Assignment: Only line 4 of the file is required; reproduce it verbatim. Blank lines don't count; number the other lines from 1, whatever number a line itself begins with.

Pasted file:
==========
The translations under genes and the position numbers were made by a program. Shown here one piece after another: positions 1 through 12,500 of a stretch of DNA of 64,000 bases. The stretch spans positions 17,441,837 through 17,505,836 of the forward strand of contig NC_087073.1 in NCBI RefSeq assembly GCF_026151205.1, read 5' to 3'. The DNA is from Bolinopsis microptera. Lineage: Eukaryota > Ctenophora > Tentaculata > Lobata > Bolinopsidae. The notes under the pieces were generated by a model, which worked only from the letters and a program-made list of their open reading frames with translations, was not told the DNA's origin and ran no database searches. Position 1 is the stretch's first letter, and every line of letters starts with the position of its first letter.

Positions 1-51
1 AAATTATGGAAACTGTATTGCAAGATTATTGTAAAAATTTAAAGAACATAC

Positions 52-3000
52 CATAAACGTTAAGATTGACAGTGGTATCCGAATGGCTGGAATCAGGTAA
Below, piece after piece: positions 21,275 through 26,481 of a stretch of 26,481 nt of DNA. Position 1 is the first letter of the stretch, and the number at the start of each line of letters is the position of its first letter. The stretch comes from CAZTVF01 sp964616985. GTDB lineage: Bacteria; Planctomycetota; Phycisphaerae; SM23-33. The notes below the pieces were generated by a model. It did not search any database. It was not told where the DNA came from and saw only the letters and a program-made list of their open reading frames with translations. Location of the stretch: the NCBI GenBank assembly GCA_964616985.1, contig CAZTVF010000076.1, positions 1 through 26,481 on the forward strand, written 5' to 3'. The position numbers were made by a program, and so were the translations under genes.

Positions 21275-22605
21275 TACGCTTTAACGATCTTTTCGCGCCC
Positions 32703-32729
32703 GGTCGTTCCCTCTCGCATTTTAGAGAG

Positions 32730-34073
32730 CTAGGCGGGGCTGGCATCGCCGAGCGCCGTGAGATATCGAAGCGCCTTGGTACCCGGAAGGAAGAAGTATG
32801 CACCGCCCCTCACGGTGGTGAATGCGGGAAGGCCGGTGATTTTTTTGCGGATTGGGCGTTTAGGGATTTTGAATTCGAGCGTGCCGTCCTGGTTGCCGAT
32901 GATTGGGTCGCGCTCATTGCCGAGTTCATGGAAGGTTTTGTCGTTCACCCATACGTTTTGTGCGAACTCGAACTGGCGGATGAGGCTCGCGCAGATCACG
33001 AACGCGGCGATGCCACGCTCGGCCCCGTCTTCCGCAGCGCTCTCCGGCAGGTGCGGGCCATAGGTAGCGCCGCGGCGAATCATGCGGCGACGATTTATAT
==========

Positions 52-3000